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Sunday, February 26 • 12:45pm - 1:30pm
SUNDANCE - [Oral Presentation] 3. Do Surgical Preparatory Courses Give Incoming Residents a Technical Advantage?

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1:15-1:30 PM

Do Surgical Preparatory Courses Give Incoming Residents a Technical Advantage?

C.A. Green, E. Huang, N. Zhao, P. O'Sullivan, E. Kim, H. Chern, University of California, San Francisco
Abstract Body: INTRODUCTION: Graduating medical students (GMS) often participate in courses to facilitate transition from medical school to residency. For those entering surgery, curriculum frequently emphasizes technical skills. However, the sustainability and benefits of this skill acquisition once in residency remains uncertain. This study assessed technical skill performance of GMS before (T1) and after a preparatory course (T2) and then again 2 (T3) and 4 (T4) months later as surgical residents, with comparison to surgical interns without such a course. METHODS: In April 2016, 16 GMS took the surgical preparatory course. In July-August, 2016, the GMS as interns completed the basic skills curriculum for all surgical interns. Both courses included a home video curriculum with completion of the same four technical exercises at the start and conclusion of the course. Three expert surgeons scored the video exercises and we calculated average reviewers’ scores across the four tasks. Overall scores were examined for GMS across the 4 time points. Course naive (control) interns were compared to these GMS at T3 and T4. RESULTS: Seven of the 16 GMS enrolled in the preparatory course matched to our institution, and 41 residents completed the intern basic skills curriculum. Of these interns, 32 completed all pre/post course assessments (T3 and T4), and the 7 GMS-interns completed assessments at all 4 time points. Results reveal score increases for GMS from 74.5%(T1) to 94.1%(T2) (p<0.001), and maintained elevated performance in residency (89.08% (T3) and 93.02% (T4)). Control interns also improved with a course (68.2%(T3) to 82.9%(T4), p<0.001). The GMS-interns scored higher at the start of residency compared to the control interns (T3, 89.08% vs 65.03%, p<0.001), with both groups achieving near the maximum score at the end of the curriculum. DISCUSSION: This study corroborates existing evidence that preparatory courses improve performance but adds evidence that the skills are maintained upon matriculation. The study supports that our structured curriculum consistently benefits learners, but those without a preparatory course start further behind their peers, requiring a steeper learning curve. Furthermore we illustrate a potential solution for the often-feared and highly publicized “July Effect” (gap in resident skill during the first month of residency). Our GMS show technical gains that accompany them into residency, erasing the gap seen in their intern control peers.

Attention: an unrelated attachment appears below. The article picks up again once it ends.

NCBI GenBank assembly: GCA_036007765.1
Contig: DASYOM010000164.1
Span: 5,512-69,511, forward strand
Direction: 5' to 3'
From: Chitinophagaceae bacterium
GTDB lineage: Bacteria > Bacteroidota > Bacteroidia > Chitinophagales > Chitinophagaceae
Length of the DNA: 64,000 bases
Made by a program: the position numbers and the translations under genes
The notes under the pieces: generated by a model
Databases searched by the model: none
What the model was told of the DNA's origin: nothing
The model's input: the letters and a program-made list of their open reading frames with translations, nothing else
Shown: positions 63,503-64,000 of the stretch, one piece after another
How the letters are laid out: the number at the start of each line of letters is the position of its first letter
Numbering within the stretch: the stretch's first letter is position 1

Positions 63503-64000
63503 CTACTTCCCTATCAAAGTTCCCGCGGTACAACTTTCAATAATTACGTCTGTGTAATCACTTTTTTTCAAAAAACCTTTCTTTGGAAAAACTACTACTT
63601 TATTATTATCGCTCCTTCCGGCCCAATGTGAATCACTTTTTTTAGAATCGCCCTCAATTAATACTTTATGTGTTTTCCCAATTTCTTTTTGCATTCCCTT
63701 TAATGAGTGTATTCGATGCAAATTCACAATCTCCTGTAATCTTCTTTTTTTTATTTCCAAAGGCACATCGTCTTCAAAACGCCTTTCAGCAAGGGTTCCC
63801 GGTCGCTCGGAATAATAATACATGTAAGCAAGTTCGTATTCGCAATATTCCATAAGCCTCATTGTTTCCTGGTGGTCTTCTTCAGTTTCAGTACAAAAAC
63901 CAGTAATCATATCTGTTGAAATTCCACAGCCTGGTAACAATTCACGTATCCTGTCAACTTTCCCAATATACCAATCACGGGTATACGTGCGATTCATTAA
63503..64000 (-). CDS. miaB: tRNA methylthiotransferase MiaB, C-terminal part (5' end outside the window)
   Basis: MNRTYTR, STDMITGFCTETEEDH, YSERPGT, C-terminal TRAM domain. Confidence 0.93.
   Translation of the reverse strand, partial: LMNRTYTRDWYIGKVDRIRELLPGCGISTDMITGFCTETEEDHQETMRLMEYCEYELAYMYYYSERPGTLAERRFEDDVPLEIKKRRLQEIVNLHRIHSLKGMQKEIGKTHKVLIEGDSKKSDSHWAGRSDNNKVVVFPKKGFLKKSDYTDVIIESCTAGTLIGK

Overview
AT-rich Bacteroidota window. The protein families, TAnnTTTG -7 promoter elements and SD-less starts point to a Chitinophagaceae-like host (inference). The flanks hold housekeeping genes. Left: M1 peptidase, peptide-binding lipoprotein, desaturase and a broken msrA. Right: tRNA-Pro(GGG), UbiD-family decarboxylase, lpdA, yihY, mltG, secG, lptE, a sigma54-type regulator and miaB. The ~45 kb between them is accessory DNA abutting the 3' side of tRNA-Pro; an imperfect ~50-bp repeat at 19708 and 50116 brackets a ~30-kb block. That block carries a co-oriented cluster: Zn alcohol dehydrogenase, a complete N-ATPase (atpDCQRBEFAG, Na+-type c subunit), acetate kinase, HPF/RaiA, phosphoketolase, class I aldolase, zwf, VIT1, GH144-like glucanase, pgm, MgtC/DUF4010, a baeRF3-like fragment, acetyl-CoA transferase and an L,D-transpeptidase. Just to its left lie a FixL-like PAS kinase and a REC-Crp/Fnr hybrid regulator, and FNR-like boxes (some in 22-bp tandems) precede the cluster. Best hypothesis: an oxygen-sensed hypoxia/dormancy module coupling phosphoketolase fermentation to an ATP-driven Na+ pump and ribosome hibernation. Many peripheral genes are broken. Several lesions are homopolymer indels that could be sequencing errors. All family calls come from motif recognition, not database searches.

Sunday February 26, 2017 12:45pm - 1:30pm
SUNDANCE

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